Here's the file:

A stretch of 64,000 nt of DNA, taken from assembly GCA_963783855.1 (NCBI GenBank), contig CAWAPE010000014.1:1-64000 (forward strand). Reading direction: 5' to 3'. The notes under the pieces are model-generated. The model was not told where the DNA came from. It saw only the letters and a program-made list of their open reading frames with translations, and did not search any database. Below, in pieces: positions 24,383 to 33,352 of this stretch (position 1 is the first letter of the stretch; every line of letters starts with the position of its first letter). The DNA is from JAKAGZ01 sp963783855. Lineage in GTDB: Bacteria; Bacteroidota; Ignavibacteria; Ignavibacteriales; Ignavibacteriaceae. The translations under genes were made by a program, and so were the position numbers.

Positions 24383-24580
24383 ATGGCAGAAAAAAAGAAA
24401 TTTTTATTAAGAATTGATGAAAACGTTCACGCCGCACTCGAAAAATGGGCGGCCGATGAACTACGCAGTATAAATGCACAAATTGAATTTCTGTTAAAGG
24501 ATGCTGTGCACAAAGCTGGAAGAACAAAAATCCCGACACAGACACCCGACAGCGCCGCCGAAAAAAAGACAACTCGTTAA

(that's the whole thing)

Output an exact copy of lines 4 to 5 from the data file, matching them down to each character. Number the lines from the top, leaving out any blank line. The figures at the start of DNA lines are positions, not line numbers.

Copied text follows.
24401 TTTTTATTAAGAATTGATGAAAACGTTCACGCCGCACTCGAAAAATGGGCGGCCGATGAACTACGCAGTATAAATGCACAAATTGAATTTCTGTTAAAGG
24501 ATGCTGTGCACAAAGCTGGAAGAACAAAAATCCCGACACAGACACCCGACAGCGCCGCCGAAAAAAAGACAACTCGTTAA